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U.K. Releases First Wave of Consolidated Tax Treaties Impacted by MLI

Robert Sledz  

Robert Sledz  

On October 11, 2018, the U.K. tax authorities (HMRC) published the consolidated texts of its income tax treaties with Serbia and Slovenia that are impacted by the OECD’s Multilateral Convention to Implement Tax Treaty Related Measures to Prevent Base Erosion and Profit Shifting (“MLI”). This represents the first wave of consolidated treaties that HMRC intends to release.

HMRC has previously announced that it intends to release consolidated texts of its bilateral income tax treaties to determine how the MLI will affect each one in accordance with the MLI positions taken by the U.K. and the Covered Tax Agreement (CTA) jurisdiction.

Editor’s Note: as of October 11, 2018, the following U.K. tax treaties are affected by the MLI, based on the deposit of ratification instruments by its CTA partner jurisdictions with the OECD:

  • 2003 Income Tax Treaty with Australia.
  • 2006 Income Tax Treaty with Japan.
  • 2001 Income Tax Treaty with Lithuania.
  • 1983 Income Tax Treaty with New Zealand.
  • 2006 Income Tax Treaty with Poland.
  • 1981 Income Tax Treaty with the former Yugoslavia, for Serbia.
  • 2007 Income Tax Treaty with Slovenia.
  • 2015 Income Tax Treaty with Sweden.

Background

On June 7, 2017, the U.K. signed the MLI with 67 other jurisdictions at the first OECD signing ceremony in Paris. The U.K. listed 121 tax treaties as CTAs, which will be modified by the MLI once the U.K. and the corresponding CTA partners ratify the MLI under their domestic laws.

On April 16, 2018, HMRC published amendments to the U.K.’s provisional list of MLI reservations and notifications. The U.K.’s amended position reflected income tax treaties that were omitted in error (i.e., Faroe Islands) or signed after June 7, 2017 (i.e., Kyrgyzstan, Ukraine, and United Arab Emirates). It also reflected that the U.K. and Germany will implement certain BEPS recommendations in separate agreements outside the MLI.

On May 23, 2018, the U.K. Double Taxation Relief (Base Erosion and Profit Shifting) Order 2018 received Royal Assent, implementing the MLI into U.K. domestic law. See also the Explanatory Memorandum.

On June 29, 2018, the OECD announced that the U.K. deposited its instrument of ratification to implement the MLI into domestic law. The MLI entered into force in the U.K. on October 1, 2018.

The MLI will modify the application of double tax treaties currently in force with the U.K. These treaties will only be modified if both the U.K. and the other jurisdiction give notice that they wish them to be CTAs (and have ratified the MLI under their domestic laws). Notice can be given at the time of signature, ratification, or at a later date. Where the U.K. has listed a double tax treaty to be a CTA, and either the other jurisdiction has not made the same notification, or is not a signatory to the MLI, then the MLI will not modify that treaty until the other jurisdiction either makes an equivalent notification, or signs and ratifies the MLI and makes a notification.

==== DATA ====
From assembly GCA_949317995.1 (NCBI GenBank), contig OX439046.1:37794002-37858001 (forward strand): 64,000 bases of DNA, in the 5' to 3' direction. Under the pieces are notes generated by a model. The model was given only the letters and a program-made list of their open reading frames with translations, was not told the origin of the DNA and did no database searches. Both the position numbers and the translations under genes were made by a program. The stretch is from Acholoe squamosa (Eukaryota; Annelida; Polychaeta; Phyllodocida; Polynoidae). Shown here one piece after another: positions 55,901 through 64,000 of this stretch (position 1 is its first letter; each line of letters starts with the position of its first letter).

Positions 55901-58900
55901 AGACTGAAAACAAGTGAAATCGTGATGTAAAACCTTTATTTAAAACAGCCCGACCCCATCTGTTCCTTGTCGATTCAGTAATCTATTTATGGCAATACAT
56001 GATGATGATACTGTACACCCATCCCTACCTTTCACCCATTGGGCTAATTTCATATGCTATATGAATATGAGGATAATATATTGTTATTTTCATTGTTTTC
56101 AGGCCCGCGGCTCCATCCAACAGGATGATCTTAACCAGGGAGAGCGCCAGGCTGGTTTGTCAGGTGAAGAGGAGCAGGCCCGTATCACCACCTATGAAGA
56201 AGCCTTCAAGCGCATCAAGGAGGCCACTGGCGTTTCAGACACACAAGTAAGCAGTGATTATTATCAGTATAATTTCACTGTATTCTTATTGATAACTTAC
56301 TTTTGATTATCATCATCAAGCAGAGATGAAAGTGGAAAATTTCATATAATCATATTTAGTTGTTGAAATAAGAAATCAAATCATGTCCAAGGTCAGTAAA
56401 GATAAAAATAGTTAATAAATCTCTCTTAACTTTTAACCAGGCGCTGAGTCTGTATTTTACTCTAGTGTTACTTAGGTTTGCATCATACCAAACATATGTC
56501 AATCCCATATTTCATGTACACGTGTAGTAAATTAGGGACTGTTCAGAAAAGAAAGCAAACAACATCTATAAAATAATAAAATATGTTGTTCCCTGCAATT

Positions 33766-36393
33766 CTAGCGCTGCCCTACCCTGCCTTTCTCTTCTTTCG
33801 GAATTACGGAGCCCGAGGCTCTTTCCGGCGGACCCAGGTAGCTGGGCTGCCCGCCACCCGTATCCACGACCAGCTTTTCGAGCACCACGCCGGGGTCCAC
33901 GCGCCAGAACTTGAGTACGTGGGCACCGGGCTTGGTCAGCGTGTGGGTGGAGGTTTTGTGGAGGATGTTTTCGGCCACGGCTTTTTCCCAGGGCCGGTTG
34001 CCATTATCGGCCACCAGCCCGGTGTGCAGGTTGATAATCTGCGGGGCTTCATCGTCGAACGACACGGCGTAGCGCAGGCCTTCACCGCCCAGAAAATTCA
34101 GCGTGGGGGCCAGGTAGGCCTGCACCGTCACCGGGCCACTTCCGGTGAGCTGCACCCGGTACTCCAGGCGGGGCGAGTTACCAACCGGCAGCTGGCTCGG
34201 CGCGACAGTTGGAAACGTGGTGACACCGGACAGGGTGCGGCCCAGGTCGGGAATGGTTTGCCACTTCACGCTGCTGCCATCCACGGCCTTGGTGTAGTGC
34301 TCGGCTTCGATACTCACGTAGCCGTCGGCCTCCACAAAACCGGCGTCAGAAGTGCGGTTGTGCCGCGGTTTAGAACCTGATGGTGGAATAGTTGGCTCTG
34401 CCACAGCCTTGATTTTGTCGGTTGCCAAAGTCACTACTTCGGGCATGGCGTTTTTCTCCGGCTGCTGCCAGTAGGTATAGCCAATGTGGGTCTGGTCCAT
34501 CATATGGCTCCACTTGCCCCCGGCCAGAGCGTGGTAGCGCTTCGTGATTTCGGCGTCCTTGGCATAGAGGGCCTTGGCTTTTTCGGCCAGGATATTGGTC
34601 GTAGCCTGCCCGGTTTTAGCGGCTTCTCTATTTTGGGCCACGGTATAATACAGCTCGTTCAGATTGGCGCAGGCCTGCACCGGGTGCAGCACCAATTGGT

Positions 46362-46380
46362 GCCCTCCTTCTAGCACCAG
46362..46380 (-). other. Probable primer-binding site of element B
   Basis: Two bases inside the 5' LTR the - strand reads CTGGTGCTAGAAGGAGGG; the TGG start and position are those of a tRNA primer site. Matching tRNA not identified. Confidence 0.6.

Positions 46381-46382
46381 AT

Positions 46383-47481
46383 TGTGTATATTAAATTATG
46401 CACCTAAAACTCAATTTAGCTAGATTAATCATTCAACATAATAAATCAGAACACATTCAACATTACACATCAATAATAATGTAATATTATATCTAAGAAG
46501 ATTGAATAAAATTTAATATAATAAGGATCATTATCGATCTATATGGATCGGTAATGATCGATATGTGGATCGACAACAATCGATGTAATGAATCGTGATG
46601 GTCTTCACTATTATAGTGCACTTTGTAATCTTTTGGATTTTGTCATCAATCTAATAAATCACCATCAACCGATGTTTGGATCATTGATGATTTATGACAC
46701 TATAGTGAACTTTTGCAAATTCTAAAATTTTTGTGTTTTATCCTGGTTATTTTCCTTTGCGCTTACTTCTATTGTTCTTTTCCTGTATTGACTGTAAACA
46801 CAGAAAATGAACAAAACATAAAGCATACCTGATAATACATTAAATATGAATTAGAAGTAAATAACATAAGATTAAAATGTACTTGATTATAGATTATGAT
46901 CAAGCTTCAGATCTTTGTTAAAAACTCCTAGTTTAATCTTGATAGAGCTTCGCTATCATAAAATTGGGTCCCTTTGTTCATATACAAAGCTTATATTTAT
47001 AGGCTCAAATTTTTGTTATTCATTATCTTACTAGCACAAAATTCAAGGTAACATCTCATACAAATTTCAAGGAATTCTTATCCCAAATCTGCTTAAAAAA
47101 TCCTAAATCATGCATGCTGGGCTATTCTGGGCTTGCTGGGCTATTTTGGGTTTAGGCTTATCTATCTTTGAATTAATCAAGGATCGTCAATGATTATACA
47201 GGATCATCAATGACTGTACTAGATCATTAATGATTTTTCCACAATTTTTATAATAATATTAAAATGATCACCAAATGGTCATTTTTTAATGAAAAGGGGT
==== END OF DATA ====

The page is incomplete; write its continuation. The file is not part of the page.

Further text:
CTAs are modified only to the extent of the provisions contained in the articles of the MLI. Most of these articles permit a jurisdiction to reserve against making the modification that it contains, or to make a reservation to preserve certain existing provisions in the CTAs. Where either signatory to a CTA reserves against a provision contained in the MLI, then the modification will not apply to that CTA.

The MLI enables all parties to meet the treaty-related minimum standards that were agreed as part of the BEPS package under Action 6 (Preventing the Granting of Treaty Benefits in Inappropriate Circumstances) and Action 14 (Making Dispute Resolution Mechanisms More Effective). The MLI also enables parties to implement recommendations for changes to tax treaties contained in the reports on Action 2 (Neutralising the Effects of Hybrid Mismatch Arrangements) and Action 7 (Preventing the Artificial Avoidance of Permanent Establishment Status).

MLI Notifications and Reservations

The U.K. listed the following notifications and reservations with the OECD, among others:

Preventing Treaty Abuse (BEPS Action 6):

  • Article 7 of MLI: principal purposes test (PPT) selected. Under the PPT, if one of the principal purposes of transactions or arrangements is to obtain treaty benefits, these benefits would be denied, unless it is established that granting these benefits would be in accordance with the object and purpose of the treaty.

Permanent Establishment (PE) Avoidance (BEPS Action 7):

  • Article 12 of MLI (Commissionaire Arrangements and Similar Strategies): reserved – will not apply to all CTAs.
  • Article 13 of MLI (Specific Activity Exemptions): listed CTAs that already contain these clauses.
  • Article 14 of MLI (Splitting-Up of Contracts): reserved – will not apply to all CTAs.

Mandatory Binding Arbitration (BEPS Action 14):

  • Part VI of MLI (Articles 18-21): opted-in to apply.
  • Type of arbitration selected: not identified.
  • Excluded tax types from arbitration: not identified.

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